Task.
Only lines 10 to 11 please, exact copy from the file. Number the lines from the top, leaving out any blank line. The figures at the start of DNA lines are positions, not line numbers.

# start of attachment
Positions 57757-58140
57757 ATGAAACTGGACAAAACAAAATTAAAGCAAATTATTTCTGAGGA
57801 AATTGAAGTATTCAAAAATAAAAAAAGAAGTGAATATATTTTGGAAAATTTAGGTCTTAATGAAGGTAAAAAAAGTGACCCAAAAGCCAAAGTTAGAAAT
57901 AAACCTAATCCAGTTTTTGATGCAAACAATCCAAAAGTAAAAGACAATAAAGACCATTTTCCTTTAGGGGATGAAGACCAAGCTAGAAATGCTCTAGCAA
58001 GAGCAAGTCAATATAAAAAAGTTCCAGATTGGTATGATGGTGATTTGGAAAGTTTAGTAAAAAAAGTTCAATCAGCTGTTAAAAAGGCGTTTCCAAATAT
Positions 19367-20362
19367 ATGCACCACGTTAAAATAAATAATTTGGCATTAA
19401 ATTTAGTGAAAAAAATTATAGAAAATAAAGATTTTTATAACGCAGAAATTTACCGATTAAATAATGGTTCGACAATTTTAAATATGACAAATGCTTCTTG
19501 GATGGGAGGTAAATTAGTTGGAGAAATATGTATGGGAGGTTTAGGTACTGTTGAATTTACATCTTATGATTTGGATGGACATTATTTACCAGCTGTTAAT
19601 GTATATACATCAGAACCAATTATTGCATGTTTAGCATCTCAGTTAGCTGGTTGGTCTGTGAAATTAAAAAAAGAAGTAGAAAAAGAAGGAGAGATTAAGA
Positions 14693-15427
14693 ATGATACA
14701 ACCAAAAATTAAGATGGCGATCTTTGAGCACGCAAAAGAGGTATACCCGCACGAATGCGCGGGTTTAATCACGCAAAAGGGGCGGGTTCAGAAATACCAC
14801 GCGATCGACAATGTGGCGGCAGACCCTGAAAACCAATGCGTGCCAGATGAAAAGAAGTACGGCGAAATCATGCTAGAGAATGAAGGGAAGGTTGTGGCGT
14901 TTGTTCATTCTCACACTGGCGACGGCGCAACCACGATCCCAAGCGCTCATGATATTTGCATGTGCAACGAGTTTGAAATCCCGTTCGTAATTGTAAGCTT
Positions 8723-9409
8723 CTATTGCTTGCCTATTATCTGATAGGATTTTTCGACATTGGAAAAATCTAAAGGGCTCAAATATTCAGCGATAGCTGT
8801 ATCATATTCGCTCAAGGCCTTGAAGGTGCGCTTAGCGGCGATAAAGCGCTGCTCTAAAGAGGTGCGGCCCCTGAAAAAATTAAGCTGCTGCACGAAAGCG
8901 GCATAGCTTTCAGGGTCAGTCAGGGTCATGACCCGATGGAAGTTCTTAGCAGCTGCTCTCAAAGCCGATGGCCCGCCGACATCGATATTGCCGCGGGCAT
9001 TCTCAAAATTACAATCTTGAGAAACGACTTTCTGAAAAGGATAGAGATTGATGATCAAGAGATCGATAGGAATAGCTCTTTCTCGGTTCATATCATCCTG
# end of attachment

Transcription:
19601 GTATATACATCAGAACCAATTATTGCATGTTTAGCATCTCAGTTAGCTGGTTGGTCTGTGAAATTAAAAAAAGAAGTAGAAAAAGAAGGAGAGATTAAGA
Positions 14693-15427